The Evolution of Prenups And Should You Consider It

The Evolution of Prenuptial Agreements

According to The Spruce, couples have been making prenuptial agreement (prenup) since ancient Egyptian times and the practice has existed in the Anglo-American tradition for centuries. However, it was parents of the bride and groom who negotiated these agreements at that point of time.

Prenups then evolved to become more of a preemptive assurance for possible future marital issues, instead of a security document signed to protect a woman from poverty (should the marriage end).

Now, prenups became more of an equitable agreement, with new legislation governing how each city or country handled prenups. As a contract that was drafted before the marriage, many would say that drafting a prenup might be a romance killjoy. On the other hand, it serves as a form of marriage insurance, assets and other responsibilities can be split fairly between the two partners in the case of a divorce. 

 

As it can be quite a tedious (and pricey) decision, here are the pros and cons of a getting prenup for you to consider before tying the knot. 

Pros of Prenup 

 

Offers a level of security for the financial arrangement of both parties

A prenup clearly defines what constitutes marital property and each spouse’s rights to them. 

Since it’s a legal document, the terms of separation take into account the couple’s interests while still adhering to the principles of law. 

If the time (ever) comes, one does not have to worry about needing to fight excessively for what they deserve (or feel like they might be walking away with less).

Saves time, cost, and emotional burden

Since it is strategically drafted before the marriage, the terms are probably agreed upon amicably. 

On that note, a prenup can help avoid the tiring disagreements over ownership and rights in the event of a divorce. This helps to minimise any costly litigation which disputing couples usually go through.

Protects the assets acquired by one party before the marriage

Besides marital assets, one can include provisions for matters which are unique to them. 

For example, the rights to a property they had before the marriage. Generally, if one can support his/her claims with proof, one will be awarded the asset separate from his/her partner. This means that one can secure one’s family heirlooms and businesses. 

Protects partners from absolving the debt of the other spouse

It is normal to envision a shared future in the bliss of marriage. The undertaking of financial responsibilities overlap in marriage too. Hence, it’s common to find that one spouse may be paying off the other’s debt. 

With that said, a prenup allows a couple to define separate liabilities so that the partner who’s forking out the money can be duly compensated upon divorce. 

On the other hand, if one partner had to make career sacrifices to support the family and in other words live without an independent income, a prenup provides assurance that they may be financially supported by the higher-earning partner in an alimony (a maintenance fee or ‘life support’), in order to get back on one’s feet towards financial independence.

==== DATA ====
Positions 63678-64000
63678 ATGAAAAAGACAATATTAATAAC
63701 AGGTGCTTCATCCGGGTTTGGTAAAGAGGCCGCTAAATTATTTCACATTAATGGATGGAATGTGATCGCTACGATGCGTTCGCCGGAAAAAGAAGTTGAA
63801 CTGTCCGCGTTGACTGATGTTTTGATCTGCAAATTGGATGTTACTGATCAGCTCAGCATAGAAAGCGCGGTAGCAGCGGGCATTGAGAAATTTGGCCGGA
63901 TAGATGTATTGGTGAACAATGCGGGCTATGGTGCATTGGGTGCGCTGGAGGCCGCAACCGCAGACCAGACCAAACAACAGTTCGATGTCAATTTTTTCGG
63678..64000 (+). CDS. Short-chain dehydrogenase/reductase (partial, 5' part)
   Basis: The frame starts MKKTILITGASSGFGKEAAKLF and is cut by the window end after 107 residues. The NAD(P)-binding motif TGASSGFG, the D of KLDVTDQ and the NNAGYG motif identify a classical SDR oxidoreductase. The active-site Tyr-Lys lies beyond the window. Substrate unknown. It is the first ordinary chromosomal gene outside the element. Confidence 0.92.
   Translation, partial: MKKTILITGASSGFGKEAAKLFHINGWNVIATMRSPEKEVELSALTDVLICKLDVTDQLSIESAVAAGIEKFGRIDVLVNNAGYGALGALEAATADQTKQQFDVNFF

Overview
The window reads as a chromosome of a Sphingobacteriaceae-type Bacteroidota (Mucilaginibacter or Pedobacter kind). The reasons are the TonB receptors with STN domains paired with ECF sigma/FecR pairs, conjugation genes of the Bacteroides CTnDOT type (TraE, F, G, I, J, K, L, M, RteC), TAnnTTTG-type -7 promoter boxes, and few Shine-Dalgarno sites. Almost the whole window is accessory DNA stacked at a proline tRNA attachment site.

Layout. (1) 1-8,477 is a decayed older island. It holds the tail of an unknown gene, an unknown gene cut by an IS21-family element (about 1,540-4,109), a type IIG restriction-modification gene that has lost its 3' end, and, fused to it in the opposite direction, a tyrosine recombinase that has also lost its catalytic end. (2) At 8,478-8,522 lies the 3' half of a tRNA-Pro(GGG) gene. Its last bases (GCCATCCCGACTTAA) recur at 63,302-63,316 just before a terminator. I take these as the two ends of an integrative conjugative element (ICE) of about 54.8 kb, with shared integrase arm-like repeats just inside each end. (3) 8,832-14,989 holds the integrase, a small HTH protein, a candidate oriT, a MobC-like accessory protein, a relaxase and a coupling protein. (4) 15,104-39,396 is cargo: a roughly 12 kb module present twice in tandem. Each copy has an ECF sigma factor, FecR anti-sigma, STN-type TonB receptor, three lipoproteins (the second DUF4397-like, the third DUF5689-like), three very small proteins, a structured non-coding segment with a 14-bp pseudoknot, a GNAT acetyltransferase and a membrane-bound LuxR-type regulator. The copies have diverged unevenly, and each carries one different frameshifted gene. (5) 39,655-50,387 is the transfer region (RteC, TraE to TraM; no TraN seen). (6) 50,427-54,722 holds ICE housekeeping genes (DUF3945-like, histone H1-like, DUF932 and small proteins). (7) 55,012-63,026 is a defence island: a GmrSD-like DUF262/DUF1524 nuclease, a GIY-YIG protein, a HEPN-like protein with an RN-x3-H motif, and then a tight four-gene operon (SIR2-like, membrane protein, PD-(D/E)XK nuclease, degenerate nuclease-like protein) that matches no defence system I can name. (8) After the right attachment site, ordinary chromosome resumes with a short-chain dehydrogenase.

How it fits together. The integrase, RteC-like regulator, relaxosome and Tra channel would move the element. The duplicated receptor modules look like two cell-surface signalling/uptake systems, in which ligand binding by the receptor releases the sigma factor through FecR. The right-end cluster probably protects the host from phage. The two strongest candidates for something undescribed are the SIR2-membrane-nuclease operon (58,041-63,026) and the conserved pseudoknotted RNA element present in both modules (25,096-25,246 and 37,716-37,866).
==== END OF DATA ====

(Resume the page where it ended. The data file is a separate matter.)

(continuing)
This is especially the case when a lower-earning spouse has to take custody of the children.

Cons of Prenup 

 

May not be applicable for young couples 

A prenup cannot dictate division of future assets (acquire together or otherwise) as the related parties may not be present to give their agreement to the terms, or situations simply cannot be predicted pre-marriage. 

Hence, the division of possible matrimonial assets including custody of future children, retirement savings and more will not be guaranteed by the prenup. 

For young couples who probably have lesser assets, the prenup may be ineffective in securing a financial future. 

May be unnecessary cost

In most countries, the laws governing the divorce process already entails a just and equitable split of matrimonial assets – eliminating the need to go through a prenup. 

Unless one has special provisions about individual assets to add or the couple wants to avoid disputes, obtaining a prenup may not be necessary and may only add on to the high costs of divorce. 

May be unbalanced

Many couples think divorce is an impossible occurrence and could not comprehend the true consequences of an inequitable split of assets. Hence, a skewed prenup might actually be ignorantly agreed upon prior to the marriage. 

The key to ensuring both parties’ interests are fully represented is to hire individual attorneys to draft the document before it is approved by both parties.

The key to ensuring both parties’ interests are fully represented is to hire individual attorneys to draft the document before it is approved by both parties.

So... should I get a prenup?

Despite its limitations, a prenup is a practical option for most – even if it’s an awkward conversation to bring up.

It’s also not about how much assets you own, but about guaranteeing a stable financial future for yourself – a prenup is a good way to simplify that process by eliminating all the hassle that already accompanies divorce.

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Written by

Carolyn Ooi

Last updated on

August 8th 2019, 5:23 pm

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